But then, after Taraji was healthy and strong enough to leave the ICU, he carried her to Editi’s family house and when he saw her, he knelt before her and said, “She is called Taraji. Even if you won’t ever forgive me for what I did, forgive Nneoma for the sake of this little Taraji, and let’s get back please.”

Editi was bold enough to walk away.

She walked away, relocated to America after a few months. She’d only been there for four months when she opened her door one morning and got a bouquet from Akwang, ‘You were the only woman I truly loved before Taraji came. How is Buhari? Let’s rewrite our story.’ She smiled when she read the note that was attached to the bouquet and tears gathered in her eyes.

“Your father,” she muttered to Nathan who cooed and laughed like he understood what his mother was talking about.

After many years, it was discovered that Jackson had another family at Ikotu, where he lived with his wife and adopted children. He had them while Nneoma was still alive.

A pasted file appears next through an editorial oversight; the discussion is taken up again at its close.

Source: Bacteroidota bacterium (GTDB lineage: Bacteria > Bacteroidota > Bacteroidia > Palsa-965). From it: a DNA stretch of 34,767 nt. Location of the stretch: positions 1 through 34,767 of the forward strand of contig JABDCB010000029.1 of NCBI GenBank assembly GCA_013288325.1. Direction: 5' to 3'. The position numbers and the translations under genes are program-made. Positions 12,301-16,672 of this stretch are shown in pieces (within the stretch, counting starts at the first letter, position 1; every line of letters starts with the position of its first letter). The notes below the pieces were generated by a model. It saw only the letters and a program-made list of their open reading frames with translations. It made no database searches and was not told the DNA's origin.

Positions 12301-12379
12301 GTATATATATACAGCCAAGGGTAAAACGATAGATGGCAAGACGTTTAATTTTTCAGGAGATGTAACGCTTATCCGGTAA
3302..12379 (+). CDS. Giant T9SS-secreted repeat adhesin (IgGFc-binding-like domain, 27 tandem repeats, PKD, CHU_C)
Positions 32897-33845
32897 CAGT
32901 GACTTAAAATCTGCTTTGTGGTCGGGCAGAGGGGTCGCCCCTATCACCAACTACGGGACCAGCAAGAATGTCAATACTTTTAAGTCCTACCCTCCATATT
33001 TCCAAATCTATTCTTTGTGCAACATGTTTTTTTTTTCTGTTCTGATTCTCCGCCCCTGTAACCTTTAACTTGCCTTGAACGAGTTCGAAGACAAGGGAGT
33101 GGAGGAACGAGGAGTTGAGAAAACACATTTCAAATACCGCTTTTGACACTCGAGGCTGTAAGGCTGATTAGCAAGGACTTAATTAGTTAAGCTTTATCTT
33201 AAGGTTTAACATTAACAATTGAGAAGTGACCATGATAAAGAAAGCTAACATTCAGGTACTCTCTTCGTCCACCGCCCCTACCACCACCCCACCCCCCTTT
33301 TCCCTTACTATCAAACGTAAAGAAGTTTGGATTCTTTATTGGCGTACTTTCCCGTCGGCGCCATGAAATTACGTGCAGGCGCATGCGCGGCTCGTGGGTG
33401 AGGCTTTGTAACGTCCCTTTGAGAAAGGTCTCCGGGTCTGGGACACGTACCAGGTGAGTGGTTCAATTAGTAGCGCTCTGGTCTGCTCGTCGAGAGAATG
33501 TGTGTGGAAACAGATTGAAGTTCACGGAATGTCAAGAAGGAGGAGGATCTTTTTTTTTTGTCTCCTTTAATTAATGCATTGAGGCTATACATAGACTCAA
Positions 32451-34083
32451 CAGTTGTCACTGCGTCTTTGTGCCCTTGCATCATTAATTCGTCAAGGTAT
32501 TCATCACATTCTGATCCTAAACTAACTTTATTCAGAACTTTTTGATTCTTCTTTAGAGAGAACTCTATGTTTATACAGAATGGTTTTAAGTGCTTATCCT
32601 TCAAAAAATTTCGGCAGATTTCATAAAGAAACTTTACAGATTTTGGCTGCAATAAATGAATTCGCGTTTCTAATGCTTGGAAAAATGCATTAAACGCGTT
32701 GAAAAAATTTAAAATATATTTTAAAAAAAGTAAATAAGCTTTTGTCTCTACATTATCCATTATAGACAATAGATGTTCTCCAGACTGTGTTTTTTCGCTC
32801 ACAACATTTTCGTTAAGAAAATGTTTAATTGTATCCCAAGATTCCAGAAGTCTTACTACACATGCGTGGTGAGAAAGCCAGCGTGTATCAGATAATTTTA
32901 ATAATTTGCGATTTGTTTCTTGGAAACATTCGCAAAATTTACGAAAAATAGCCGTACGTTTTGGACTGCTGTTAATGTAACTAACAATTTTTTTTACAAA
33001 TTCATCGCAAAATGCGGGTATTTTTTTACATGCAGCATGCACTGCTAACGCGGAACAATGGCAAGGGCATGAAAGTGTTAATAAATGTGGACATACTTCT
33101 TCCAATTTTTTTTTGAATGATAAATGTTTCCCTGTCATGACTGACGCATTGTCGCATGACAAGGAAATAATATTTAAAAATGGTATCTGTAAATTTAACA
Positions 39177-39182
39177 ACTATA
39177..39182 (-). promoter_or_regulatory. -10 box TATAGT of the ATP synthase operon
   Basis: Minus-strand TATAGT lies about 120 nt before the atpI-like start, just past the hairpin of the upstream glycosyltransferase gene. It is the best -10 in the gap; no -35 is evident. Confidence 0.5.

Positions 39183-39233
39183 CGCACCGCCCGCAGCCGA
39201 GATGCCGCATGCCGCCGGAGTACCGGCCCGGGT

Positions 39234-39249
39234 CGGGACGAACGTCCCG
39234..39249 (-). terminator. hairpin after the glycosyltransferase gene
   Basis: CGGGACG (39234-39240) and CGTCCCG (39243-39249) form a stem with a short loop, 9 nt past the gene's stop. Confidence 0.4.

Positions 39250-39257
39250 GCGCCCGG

On Nathan’s birthday, his father appeared in America with Taraji in his arms.

“She looks like Nathan, like you,” Editi said with an innocent smile as she held Taraji and hugged her firmly, “You’re now in my heart Taraji,” she whispered.

Akwang gave Editi a cocky smile and traced her bottom lip with an index finger.

“We were never divorced, remember?” he asked with a smile.

The End

Complete Chapters:

|Chapter 1||Chapter 2||Chapter 3||Chapter 4||Chapter 5||Chapter 6||Chapter 7||Chapter 8||Chapter 9||Chapter 10||Chapter 11||Chapter 12||Chapter 13||Chapter 14||Chapter 15||Chapter 16||Chapter 17||Chapter 18||Chapter 19||Chapter 20||Chapter 21||Chapter 22||Chapter 23||Chapter 24||Chapter 25||Chapter 26||Chapter 27||Chapter 28|